Turkey, Greece agree to co-operate, despite lingering issues


Greece and Turkey on Thursday agreed to work on confidence-boosting measures after a landmark two-day state visit to Athens by Turkish President Recep Tayyip Erdogan.

Erdogan, making the first visit to Greece by a Turkish head of state in 65 years, first met with President Prokopis Pavlopoulos where he discussed Greece’s treatment of its Turkish-Muslim minority and an “update” to the Treaty of Lausanne, and the extradition of 2016 coup plotters.

Erdogan also accused the European Union of ignoring promises of financial support given last year in return for Turkey’s help in stemming refugee flows to Europe.

TRT World’s Andrew Hopkins has the details from Athens.

Pavlopoulos, one of the country’s foremost law experts, said Athens had no intention of revising the 1923 Treaty of Lausanne, Turkey’s founding charter.

“This treaty is non-negotiable for us … it requires no revision nor update,” he said.

Separately, in a news conference with Prime Minister Alexis Tsipras the issue of minorities in Greece was again brought up by the Turkish leader.

Contrary to the treaty, Athens appoints religious jurists known as muftis, instead of allowing the local community to do so, Erdogan said.

“Muslims in [Greece’s] Western Thrace have not even been allowed to choose their own mufti from their community; efforts to appoint a mufti are ongoing, but this is not the case for the Patriarchate in Turkey,” he said.

“You cannot find any discrimination against Turkish citizens of Greek origin in Turkey. However, in the Western Thrace, even writing the word ‘Turkish’ is not allowed.”

Erdogan, who visited Greece twice as prime minister in 2004 and 2010, will travel privately Friday to the northeastern region of Thrace where the Muslim minority lives.

Tsipras countered by urging Erdogan to speed up social reforms in Turkey, where many are people have been detained over links to last year’s failed coup.

“I invite you to open a new chapter in Greek-Turkish relations,” Tsipras said.

The press conference highlighted a willingness of the two countries to co-operate despite the lingering issues.

‘Delayed justice’

A more recent bone of contention is Greece’s refusal so far to extradite eight Turkish officers who fled to its territory last year after allegedly participating in the failed coup against Erdogan.

The Greek Supreme Court has blocked the extradition of the officers, and Erdogan lamented that taking the legal route “takes longer.”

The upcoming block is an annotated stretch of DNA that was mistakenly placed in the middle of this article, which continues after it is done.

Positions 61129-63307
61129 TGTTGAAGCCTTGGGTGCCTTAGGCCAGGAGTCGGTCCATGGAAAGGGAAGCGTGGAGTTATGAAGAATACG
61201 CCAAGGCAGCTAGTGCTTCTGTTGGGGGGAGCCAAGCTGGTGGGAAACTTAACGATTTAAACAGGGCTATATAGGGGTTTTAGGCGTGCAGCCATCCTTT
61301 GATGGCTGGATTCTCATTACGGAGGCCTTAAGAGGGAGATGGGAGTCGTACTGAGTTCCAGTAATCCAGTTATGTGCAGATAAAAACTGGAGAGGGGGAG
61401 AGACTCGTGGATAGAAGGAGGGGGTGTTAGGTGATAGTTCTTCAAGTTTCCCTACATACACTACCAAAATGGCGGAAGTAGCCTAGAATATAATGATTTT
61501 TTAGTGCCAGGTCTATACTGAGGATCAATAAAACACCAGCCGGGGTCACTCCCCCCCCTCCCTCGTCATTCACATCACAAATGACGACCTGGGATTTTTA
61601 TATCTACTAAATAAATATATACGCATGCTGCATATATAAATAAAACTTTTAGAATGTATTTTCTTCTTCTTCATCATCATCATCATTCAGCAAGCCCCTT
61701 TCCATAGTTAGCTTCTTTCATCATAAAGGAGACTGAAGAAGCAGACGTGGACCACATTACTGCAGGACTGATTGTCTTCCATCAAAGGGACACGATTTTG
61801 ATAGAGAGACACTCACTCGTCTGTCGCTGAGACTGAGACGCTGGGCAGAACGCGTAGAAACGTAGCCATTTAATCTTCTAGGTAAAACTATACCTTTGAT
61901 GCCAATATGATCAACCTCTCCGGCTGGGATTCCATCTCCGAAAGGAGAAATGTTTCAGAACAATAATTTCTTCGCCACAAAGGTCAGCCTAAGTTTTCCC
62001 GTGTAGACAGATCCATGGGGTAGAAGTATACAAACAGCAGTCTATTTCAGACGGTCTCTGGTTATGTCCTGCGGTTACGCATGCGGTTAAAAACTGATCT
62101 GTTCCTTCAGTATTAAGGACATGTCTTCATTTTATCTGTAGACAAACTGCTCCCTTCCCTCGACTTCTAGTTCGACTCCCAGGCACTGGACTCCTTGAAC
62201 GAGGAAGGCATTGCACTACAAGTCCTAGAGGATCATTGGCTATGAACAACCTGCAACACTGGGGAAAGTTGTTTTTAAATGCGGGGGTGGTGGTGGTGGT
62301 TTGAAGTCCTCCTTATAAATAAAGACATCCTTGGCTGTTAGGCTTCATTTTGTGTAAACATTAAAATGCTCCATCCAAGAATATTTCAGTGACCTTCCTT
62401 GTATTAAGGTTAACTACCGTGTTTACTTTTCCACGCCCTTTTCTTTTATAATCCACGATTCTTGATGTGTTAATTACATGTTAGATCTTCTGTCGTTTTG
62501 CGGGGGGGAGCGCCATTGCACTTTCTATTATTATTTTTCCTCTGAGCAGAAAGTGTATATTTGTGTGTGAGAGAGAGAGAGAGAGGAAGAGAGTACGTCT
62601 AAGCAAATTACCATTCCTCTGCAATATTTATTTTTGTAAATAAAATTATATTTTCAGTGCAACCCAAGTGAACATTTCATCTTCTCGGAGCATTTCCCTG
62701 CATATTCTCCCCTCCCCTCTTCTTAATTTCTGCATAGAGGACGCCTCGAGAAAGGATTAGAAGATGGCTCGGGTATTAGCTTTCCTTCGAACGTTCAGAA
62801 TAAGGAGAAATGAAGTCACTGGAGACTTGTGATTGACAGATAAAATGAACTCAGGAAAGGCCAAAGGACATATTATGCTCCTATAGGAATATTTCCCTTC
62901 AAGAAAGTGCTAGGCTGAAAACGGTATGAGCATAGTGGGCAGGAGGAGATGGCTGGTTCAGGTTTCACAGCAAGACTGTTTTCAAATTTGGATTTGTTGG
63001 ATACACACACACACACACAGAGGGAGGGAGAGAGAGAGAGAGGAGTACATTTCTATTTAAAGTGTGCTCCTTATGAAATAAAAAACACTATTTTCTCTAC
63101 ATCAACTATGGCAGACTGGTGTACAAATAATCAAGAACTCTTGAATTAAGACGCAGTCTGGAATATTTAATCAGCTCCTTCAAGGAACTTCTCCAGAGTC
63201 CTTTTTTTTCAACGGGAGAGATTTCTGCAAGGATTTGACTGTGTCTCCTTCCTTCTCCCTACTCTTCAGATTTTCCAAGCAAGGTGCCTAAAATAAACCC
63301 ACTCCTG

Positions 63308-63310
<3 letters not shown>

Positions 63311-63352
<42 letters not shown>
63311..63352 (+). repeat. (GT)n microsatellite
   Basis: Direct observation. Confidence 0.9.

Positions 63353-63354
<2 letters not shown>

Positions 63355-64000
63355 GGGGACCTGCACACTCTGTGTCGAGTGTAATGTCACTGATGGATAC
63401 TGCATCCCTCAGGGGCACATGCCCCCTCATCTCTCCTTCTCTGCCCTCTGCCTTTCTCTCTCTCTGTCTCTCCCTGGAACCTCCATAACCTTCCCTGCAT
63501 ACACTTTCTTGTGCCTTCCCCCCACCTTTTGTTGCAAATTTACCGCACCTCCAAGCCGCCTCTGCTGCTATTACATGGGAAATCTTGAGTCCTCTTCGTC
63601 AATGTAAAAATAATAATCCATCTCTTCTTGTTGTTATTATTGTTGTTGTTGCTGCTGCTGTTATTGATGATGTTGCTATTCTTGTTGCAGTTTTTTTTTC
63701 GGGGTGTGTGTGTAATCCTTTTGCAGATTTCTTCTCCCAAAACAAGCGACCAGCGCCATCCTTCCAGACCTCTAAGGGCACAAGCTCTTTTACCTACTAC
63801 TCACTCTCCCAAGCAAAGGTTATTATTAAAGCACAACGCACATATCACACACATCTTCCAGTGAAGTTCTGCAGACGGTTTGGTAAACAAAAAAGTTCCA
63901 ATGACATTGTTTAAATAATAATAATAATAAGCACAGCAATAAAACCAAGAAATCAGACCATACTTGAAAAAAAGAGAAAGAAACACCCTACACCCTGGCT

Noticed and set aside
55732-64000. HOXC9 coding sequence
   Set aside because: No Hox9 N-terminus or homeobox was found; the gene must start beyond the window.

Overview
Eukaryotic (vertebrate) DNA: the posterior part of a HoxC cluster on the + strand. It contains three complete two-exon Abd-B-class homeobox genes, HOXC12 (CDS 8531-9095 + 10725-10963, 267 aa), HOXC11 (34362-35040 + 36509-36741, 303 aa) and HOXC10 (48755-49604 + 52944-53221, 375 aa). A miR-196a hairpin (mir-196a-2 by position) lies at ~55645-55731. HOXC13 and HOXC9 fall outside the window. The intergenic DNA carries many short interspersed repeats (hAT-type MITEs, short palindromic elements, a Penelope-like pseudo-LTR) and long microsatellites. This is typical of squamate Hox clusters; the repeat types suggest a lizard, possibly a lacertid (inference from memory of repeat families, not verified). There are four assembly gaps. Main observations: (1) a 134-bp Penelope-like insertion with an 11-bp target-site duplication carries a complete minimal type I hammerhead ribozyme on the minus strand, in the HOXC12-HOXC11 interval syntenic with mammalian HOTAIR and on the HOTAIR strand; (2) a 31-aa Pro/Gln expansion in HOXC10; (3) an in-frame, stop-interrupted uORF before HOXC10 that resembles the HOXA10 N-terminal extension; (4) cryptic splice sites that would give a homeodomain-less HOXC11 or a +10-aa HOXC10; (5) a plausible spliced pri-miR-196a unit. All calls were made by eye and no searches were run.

“Terrorists, when they are detained in Greece, they should be extradited to Turkey,” he said. “Delayed justice is no justice.”Tsipras said the Greek state had to respect judicial rulings and promised that the suspects would receive a fair trial.

Turkey accuses Fetullah Terrorist Organisation or FETO, lead by Fetullah Gulen, who has been living in a self-imposed exile in the US since 1999, of orchestrating July 15, 2016 coup attempt which left 249 people dead and more than 2,000 injured.

Ankara also accuses FETO of being behind a long-running campaign to overthrow the state through the infiltration of Turkish institutions, particularly the military, police, and judiciary.

Pragmatic relationship

Tsipras appeared to try to smooth over any tensions ahead of the visit, telling Turkey’s Anadolu news agency that suspected coup plotters “were not welcome” in Greece and emphasised the importance of dialogue between Turkey and the EU.

Erdogan has sought a more pragmatic relationship based on trade and tourism, and Greece became a key backer of the Turkish bid to join the EU.

Issue of Cyprus

Touching on the divided island of Cyprus, “Our aim is that we shall find a permanent and fair solution on Cyprus, and find the same in the Aegean,” Erdogan said.

Turkey blamed Greek-Cypriot intransigence after the latest peace initiative in Switzerland under the auspices of guarantor countries Turkey, Greece, and United Kingdom collapsed this July.

Greek-Cypriot voters also rejected the Annan peace plan that was brokered by the UN in a 2004 referendum. It was approved by Turkish-Cypriot voters.

The Eastern Mediterranean island has been divided since 1974, when a Greek-Cypriot coup was followed by violence against the island’s Turks, and Ankara’s intervention as a guarantor power to set the peace.

The Turkish Republic of Northern Cyprus was declared on November 15, 1983.

Much-touted peace talks this year to reunify the island ended without a breakthrough.